Manufacturers: Watch retail partner health closely

by | May 31, 2017

Previously, my SPS colleague Brandon Pierre wrote about how retailers need to involve manufacturers and suppliers in their brick-and-mortar store planning. Even if they don’t involve vendors in discussions, they can at least plan around capabilities. Retailers can help themselves by collaborating and sharing their sales data with their manufacturers. Sharing information such as where products are selling well and who is buying them helps manufacturers optimize seasonal planning and product development. It can also help with recommended promotions for related products and allocate inventory to increase sell-through for a retail partner.

Where, then, does this leave brands and manufacturers?

When retail partners fail

With uncertainty looming in retail, manufacturers should pay close attention to retail partner health to see how healthy their customers are. If a large retailer files bankruptcy and drops out of your customer portfolio, you may not be able to make up that volume with your remaining customer lineup. As discussed in the RSR study, Retail Insight: Moving Beyond Omnichannel, after Sports Authority shut its doors and it’s suppliers felt the pain in their own profitability, it’s clear that no company is too big to fail.

When retailers fail, the impact has a ripple effect down the supply chain. First, the supplier or vendor will find themselves with a loss of sales due to the retailer’s departure, and that could result in an excess of inventory in the warehouse. Next, if the supplier or vendor is unable to find another retail trading partner quickly enough, they may have to halt orders from the manufacturer until they can find a place to send the products they already have. When that happens, the manufacturers will also find themselves losing sales with the potential for excess inventory and nowhere to send it. The ripples might be felt beyond even the raw materials suppliers on whom the manufacturers rely.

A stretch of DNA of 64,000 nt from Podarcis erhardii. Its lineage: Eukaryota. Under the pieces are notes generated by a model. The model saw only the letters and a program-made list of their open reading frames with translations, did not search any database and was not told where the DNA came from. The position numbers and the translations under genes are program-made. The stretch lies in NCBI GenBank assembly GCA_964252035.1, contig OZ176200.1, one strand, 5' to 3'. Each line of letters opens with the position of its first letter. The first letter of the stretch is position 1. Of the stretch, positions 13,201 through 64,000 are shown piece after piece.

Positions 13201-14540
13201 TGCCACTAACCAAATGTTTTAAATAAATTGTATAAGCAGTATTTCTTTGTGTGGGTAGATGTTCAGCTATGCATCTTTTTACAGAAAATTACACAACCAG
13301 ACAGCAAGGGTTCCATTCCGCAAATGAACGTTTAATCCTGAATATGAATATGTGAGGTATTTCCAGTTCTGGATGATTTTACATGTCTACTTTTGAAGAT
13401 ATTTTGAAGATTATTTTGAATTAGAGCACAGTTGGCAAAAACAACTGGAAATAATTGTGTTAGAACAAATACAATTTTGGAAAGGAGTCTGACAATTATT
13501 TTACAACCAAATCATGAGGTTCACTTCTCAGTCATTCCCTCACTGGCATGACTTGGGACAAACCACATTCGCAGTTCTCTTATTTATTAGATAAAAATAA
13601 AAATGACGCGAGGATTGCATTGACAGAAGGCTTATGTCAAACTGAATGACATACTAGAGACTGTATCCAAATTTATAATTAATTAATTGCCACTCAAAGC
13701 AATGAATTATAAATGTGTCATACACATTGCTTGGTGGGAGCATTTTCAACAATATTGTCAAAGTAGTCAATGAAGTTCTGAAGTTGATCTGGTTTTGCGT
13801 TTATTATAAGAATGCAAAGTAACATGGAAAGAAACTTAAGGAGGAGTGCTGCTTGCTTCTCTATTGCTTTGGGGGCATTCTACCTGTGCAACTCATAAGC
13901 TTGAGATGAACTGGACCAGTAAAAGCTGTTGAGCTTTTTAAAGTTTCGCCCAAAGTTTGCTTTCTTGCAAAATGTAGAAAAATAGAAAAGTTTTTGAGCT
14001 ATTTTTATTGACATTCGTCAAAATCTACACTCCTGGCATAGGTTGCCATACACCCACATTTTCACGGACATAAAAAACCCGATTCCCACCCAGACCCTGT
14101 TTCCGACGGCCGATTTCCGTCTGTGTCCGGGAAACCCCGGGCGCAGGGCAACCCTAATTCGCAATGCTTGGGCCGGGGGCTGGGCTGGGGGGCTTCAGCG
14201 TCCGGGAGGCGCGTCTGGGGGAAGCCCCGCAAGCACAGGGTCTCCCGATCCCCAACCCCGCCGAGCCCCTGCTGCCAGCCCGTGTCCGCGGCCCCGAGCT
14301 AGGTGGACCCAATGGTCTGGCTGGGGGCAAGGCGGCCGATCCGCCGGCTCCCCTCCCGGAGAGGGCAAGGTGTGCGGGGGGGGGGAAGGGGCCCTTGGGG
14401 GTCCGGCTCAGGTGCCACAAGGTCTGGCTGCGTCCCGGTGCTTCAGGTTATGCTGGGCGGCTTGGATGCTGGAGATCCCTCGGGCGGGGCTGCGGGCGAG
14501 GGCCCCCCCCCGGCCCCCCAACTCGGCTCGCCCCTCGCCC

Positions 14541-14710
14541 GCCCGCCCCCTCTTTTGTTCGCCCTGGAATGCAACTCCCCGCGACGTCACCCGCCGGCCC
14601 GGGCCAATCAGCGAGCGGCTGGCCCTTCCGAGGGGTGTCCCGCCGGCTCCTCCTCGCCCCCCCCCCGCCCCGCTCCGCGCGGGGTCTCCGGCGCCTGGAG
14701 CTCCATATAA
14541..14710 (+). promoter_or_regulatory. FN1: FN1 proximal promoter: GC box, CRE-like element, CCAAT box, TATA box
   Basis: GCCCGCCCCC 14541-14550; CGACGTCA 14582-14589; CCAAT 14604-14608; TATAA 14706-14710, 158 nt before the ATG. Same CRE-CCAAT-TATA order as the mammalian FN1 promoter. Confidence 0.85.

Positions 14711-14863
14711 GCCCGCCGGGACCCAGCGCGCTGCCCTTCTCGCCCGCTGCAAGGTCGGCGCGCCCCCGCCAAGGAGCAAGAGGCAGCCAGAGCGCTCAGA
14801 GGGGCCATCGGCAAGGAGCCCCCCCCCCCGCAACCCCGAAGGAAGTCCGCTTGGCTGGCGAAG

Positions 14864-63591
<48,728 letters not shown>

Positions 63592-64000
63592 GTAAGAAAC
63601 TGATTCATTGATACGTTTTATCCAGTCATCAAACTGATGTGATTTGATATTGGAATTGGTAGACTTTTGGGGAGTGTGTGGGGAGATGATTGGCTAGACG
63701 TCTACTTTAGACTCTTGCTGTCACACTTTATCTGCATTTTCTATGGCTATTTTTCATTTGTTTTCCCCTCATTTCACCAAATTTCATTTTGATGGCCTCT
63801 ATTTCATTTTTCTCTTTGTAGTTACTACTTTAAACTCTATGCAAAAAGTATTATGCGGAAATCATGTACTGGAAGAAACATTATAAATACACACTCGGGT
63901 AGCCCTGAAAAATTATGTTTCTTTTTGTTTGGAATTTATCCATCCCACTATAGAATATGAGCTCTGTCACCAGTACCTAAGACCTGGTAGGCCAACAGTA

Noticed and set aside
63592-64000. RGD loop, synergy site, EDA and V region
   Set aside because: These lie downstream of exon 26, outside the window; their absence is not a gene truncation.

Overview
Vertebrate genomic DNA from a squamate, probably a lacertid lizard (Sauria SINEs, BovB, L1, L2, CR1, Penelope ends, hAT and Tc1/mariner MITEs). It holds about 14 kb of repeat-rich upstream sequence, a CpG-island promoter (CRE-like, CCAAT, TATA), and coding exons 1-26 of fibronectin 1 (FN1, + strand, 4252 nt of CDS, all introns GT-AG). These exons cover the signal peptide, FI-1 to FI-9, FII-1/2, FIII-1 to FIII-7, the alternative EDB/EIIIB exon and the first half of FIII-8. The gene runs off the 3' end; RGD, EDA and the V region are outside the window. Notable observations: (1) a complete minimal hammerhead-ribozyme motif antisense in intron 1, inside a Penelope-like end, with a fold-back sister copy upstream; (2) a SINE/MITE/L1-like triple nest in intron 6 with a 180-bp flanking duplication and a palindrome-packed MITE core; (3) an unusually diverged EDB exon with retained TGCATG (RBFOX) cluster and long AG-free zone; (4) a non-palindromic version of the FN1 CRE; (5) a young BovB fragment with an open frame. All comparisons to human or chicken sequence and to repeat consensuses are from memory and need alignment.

If the manufacturer is paying attention to the retailer partner’s health, there may be some ways they can help the retailer make more sales. They could provide additional data to the retailer that reveals sales opportunities. Manufacturers could point the retailer to new products that might sell well with their customers. However, if a retailer is doing poorly and may be headed down, one of the best ways for a manufacturer to protect their profits is by seeking new sales channels, such as finding new retailer partners and initiating new sales channels like selling directly to consumers.

Recovering lost retail partner sales

Though manufacturers and brands should take the health of their retail providers seriously, they might want to hedge their bets. One way to do that is for brands to become retailers themselves. Past success stories, such as Apple, Samsung, Nike, Columbia Sportswear and Coach leather goods add to the argument for this strategy.